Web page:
PERTS: Project for Education Research That Scales

2013.11.29-Growth-Mindset

What is PERTS?

PERTS (Project for Education Research That Scales), located at Stanford University, is a center for applied research that focuses on academic motivation and achievement. PERTS team members conduct research that explores ways of improving motivation, using the information they received from partnered schools, colleges, and organizations.

The PERTS website provides many great resources for teachers, students, and other professionals. The site lists projects that are currently being conducted by PERTS team members. PERTS publishes findings from relevant literature that support student motivation. Research has shown that students will achieve more motivation if they are in a resilient environment. Having a “growth” mindset encourages more success and motivation within the classroom. The PERTS program is dedicated to helping students maintain a growth mindset that will foster motivation and success within the classroom.

In addition to literature on academic motivation, the website includes a Mindset Kit that contains resources on mindfulness techniques for teachers, parents, and students. The resources are divided up by categories for: teachers, parents, math, and team educators. In each category there are lesson plans that lead each mindfulness training technique.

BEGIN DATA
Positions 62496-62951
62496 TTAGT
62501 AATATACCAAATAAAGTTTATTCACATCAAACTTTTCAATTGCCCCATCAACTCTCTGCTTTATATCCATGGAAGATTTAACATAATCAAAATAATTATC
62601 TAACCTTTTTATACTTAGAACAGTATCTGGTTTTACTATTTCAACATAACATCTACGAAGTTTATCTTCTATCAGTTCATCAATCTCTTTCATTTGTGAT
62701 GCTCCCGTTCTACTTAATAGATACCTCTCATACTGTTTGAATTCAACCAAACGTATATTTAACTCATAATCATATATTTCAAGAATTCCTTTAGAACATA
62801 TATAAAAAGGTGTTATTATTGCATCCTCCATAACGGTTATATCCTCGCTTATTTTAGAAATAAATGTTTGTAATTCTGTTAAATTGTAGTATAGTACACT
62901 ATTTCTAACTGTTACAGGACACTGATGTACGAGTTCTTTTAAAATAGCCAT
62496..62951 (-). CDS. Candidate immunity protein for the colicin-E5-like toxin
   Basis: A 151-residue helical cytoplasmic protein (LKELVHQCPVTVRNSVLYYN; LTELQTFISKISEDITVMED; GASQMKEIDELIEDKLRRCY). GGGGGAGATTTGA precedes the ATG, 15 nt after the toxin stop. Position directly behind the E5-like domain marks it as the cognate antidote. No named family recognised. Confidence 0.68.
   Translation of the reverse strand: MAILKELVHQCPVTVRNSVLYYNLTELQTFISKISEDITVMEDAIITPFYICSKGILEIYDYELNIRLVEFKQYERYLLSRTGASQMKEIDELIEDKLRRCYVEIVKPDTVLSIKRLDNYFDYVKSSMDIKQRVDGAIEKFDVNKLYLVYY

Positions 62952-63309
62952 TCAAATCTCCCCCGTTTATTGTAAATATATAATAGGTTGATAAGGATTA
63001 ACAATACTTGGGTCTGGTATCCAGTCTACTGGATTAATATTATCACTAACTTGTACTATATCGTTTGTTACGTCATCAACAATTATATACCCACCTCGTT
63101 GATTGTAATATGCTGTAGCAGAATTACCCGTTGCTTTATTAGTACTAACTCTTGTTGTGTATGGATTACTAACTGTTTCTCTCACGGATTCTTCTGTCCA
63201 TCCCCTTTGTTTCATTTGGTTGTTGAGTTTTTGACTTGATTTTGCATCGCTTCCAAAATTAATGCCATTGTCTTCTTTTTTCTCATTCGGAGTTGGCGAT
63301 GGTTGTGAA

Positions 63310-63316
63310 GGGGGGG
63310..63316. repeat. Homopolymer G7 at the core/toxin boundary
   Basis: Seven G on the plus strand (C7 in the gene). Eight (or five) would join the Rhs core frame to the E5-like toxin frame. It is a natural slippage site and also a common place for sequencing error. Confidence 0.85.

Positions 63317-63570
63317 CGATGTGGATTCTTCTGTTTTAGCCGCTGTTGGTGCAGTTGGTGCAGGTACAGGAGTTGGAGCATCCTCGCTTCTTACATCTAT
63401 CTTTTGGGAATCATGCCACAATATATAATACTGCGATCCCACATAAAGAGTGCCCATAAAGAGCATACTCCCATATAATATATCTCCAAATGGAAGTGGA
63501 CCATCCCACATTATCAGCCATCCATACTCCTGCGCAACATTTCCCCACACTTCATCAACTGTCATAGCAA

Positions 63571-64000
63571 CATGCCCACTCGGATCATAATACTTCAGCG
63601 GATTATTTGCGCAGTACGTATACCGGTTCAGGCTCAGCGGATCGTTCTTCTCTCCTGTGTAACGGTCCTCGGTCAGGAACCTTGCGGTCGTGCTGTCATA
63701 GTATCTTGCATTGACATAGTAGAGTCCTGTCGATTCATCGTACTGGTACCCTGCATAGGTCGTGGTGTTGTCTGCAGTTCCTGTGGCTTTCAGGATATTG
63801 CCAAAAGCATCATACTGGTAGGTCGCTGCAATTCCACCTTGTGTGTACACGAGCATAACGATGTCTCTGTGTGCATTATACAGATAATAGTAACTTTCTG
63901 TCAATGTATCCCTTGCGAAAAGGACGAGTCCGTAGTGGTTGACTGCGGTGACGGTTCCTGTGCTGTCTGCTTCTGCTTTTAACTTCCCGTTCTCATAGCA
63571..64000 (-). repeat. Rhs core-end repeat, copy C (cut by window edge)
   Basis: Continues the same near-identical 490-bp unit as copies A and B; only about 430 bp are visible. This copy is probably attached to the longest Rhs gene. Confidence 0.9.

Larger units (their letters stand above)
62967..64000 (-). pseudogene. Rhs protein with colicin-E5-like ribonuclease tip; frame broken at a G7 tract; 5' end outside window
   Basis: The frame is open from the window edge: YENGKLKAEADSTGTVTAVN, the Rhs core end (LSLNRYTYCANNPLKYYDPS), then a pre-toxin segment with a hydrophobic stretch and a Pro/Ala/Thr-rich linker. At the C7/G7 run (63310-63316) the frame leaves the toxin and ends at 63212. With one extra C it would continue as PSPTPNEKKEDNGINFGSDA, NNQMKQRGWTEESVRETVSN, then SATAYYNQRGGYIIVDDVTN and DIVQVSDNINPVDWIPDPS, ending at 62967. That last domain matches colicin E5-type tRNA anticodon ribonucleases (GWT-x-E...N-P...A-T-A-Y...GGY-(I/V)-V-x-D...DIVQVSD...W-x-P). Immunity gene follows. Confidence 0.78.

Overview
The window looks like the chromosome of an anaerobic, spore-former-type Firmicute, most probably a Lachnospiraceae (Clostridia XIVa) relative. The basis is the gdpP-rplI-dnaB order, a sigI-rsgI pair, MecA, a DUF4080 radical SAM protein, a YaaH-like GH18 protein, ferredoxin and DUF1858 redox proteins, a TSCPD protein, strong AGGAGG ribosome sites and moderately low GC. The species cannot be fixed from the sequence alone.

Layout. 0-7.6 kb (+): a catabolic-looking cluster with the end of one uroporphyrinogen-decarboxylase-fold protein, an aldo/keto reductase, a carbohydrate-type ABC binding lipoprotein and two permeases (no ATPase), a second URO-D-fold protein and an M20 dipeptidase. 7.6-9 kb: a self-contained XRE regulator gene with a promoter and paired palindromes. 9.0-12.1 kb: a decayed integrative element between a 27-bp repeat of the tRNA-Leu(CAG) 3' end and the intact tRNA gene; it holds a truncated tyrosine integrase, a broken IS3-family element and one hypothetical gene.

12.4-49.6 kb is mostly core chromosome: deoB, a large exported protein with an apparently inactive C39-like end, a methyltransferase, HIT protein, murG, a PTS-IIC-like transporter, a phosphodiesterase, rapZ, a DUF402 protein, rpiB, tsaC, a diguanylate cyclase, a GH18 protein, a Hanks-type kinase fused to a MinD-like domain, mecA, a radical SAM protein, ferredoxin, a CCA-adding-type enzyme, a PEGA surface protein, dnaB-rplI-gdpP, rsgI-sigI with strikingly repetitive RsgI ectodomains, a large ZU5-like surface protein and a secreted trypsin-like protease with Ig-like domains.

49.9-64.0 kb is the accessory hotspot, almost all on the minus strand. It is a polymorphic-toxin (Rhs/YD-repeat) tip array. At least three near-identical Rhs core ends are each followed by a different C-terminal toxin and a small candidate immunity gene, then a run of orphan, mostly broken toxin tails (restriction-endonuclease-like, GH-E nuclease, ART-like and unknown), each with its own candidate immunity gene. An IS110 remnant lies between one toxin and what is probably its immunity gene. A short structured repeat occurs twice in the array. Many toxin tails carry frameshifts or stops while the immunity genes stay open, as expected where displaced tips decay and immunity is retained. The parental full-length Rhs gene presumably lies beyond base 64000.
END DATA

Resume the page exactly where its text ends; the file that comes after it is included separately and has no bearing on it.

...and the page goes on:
Carol Dwek, author of “Mindset: The New Psychology of Success”, describes the two types of mindsets, fixed and growth. In her book, Carol explains the benefits of a growth mindset, and how to obtain one. In addition, she describes the short-term and long-term outcomes of each mindset. The PERTS program appears to be grounded from Carol Dwek’s growth and fixed mindset theories.

In 2014, Carol Dwek presented “The Power of Believing That You Can Improve” during a TEDTalk. The short video clip gives great background information on the power of the growth mindset. Edutopia provides a clip Carol Dwek discussing “Envision Education” and its success with student motivation and academic success.

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March Provisions Session – Teaching Lives: What Keeps You Motivated

To listen to the podcast from this session, click here

Our second provisions session of the year explored the theme of “What Keeps You Motivated”. An audience of 30 were in attendance to hear presentations from Dr. Mary Ann McLoughlin, Professor of Mathematics, Prof. Julie Demers, Adjunct Professor of English, and Dr. Stephen Birchak, Professor of Counselling.